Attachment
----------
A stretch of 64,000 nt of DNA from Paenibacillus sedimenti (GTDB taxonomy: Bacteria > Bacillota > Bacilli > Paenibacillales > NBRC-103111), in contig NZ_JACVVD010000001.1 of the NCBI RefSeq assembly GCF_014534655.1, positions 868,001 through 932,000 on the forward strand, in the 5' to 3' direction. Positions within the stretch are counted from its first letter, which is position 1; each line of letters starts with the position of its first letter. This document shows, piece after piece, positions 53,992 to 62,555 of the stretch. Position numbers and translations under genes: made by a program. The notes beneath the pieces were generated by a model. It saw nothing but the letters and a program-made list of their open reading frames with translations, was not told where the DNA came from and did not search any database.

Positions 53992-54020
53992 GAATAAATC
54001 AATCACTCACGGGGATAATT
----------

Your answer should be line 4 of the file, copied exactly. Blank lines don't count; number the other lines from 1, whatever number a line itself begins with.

54001 AATCACTCACGGGGATAATT